Community groups voice Hudson Yards demands

By Alec Appelbaum | December 13, 2007 04:50PM

When New York City Mayor Michael Bloomberg proposed a
football stadium for the New York Jets on the 26-acre Hudson Yards
site, a coalition of civic groups rallied in opposition. Assembly
Speaker Sheldon Silver eventually killed the stadium, and the community
opposition remains in place as the Hudson Yards Community Advisory
Committee.

Its vigilance in watching over the far West Side site seems to be
paying off now, as the Metropolitan Transportation Authority expects to
sell the rail yards for at least $700 million early next year to one of
five developers.

In response to HYCAC pressure, the M.T.A. has committed to putting the
rezoning that will follow the sale through public review. The agency
has also demanded a public school and open space, and recently mounted
a three-week exhibition of bidders’ design models.

The massive project abounds with complicated objectives: the M.T.A.’s
Need For Protecting The Long Island Rail Road trains below, the
Department of City Planning’s design requirements, and the need for
parking and mass transit all figure to make the Hudson Yards buildout
slow. Given HYCAC’s history and organizing prowess, observers expect a
big, complex discussion along the way.

While each bidder has promised parks and at least 300 low-income units,
HYCAC is preparing a letter to the M.T.A. and the five bidders calling
for more moderate-income housing and good wages for workers. History
suggests the group — which includes all West Chelsea elected officials
— often gets at least some of what it wants.

So senior executives of Extell, Tishman Speyer, Brookfield Properties,
Related and the Durst Organization — all veterans of city politics —
brought their lead architects to a committee-called forum on Monday
night. In a community room at Hudson Guild, a social-services agency
Inside A 26th Street public housing complex, they presented proposals
on public space and affordable housing.

Committee member John Raskin, head of organizing for local advocacy
group Housing Conservation Coordinators, said the group wants 30
percent of all new housing to be “permanently affordable.” The bids
propose affordable housing units mainly under the 80/20 program, which
makes 20 percent of new rentals affordable. But because many proposed
units will trade as condos, the total affordable housing in the bids
could be closer to 10 percent.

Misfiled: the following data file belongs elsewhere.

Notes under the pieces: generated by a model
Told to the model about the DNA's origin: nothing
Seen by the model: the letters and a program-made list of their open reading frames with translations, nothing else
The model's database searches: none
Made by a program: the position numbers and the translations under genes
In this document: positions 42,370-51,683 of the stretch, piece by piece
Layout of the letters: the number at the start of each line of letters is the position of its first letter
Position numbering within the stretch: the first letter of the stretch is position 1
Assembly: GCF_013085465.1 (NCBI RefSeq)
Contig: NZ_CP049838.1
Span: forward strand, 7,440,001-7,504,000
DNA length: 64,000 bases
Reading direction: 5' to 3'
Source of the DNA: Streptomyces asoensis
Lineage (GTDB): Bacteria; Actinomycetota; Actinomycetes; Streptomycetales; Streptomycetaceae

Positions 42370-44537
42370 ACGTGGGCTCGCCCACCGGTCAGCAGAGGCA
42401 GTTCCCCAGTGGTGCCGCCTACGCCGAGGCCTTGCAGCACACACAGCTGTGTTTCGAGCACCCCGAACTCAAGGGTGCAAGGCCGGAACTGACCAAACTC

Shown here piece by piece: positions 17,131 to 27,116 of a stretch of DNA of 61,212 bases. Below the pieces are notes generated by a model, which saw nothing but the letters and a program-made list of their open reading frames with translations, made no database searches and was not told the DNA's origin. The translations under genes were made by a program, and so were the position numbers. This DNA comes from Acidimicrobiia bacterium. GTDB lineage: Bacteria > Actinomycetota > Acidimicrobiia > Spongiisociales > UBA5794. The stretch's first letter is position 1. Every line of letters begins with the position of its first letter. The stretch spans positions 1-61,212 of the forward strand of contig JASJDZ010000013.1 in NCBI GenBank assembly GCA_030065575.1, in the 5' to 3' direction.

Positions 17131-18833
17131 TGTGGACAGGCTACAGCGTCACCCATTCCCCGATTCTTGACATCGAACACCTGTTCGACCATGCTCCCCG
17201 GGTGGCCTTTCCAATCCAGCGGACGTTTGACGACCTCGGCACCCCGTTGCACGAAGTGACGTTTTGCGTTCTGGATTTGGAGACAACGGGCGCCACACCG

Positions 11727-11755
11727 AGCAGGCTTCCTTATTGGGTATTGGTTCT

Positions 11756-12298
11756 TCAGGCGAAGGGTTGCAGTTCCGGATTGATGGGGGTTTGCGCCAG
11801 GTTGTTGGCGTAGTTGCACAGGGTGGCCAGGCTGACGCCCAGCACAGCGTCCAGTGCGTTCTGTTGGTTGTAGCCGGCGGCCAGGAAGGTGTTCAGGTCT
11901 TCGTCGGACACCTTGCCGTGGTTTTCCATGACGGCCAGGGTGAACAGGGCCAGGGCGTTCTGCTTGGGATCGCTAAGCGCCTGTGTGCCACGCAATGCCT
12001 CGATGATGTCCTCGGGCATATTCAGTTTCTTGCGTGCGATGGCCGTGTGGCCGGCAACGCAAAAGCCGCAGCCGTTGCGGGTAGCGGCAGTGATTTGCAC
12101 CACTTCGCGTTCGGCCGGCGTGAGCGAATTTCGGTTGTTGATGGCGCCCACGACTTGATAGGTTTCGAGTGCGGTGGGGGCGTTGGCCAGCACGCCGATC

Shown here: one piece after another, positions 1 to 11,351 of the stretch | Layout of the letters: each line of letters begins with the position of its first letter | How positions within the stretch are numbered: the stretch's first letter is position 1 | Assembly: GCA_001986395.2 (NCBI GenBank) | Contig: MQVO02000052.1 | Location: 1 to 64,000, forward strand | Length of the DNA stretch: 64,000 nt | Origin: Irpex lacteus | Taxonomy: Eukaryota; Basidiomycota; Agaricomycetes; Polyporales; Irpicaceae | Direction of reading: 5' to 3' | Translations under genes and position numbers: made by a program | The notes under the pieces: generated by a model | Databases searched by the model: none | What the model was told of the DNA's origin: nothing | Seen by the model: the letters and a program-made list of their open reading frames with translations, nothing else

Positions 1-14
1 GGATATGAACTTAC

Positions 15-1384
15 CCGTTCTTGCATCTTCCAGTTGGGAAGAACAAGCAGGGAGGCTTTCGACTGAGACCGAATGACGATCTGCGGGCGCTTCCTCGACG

Raskin said that if “developers and the government had put the same
energy into affordable housing” and workers’ wages “as into designing
buildings and gardens, we would have a much more solid plan.”

Raskin says the committee wants to negotiate in good faith and not stall the project.

“The plan is to appeal to developers, because they know financing, but
only the government [must] listen to us,” he said, adding that “the
state is fully capable of coming up with more creative financing
mechanisms for this.”

Committee members planned to discuss the community’s response from
Monday’s session at a meeting yesterday, and then send its letter to
the M.T.A. If the agency does not include any new priorities, HYCAC
could press the City Council to embrace them before voting on the
site’s rezoning next year.

HYCAC could also lobby state lawmakers to devote more money to
middle-income housing. The Hudson Yards Development Corporation and
M.T.A. have proposed locating about $40 million worth of
moderately-priced housing on publicly-owned sites elsewhere in the
district. HYCAC leaders say this proposal is too meager and ignores the
need for keeping the Hudson Yards project economically diverse.

Raskin said he is optimistic that the M.T.A. or the City Council, which
ultimately must sign off on the project, will take the group’s
priorities seriously.

“It’s really important to us that they come out with transparency as
they already have, but we wish there were more than what you can see in
a design plan,” he said.

Durst/Vornado has already endorsed the idea of “worker housing” in
the site plan and is negotiating approaches to financing such housing
with the New York City Central Labor Council, a labor organization.
Durst/Vornado spokesman Jordan Barowitz said including
moderately-priced middle-income housing “makes sense.”

Colin Casey, a facilitator at Monday’s meeting and senior legislative
aide to State Senator Tom Duane, notes that the Mayor Bloomberg and
Gov. Spitzer have promoted the same political goals as HYCAC.

“Whoever is selected will need the state’s and city’s support,” says
Casey. “Given that the project will be here for 100 years, all the
developers have expressed interest in figuring out a way that the 20
percent of affordable units can be permanent. The moderate and
middle-income units will have to have a creative solution, but we all
expect that to be part of the negotiation over time.”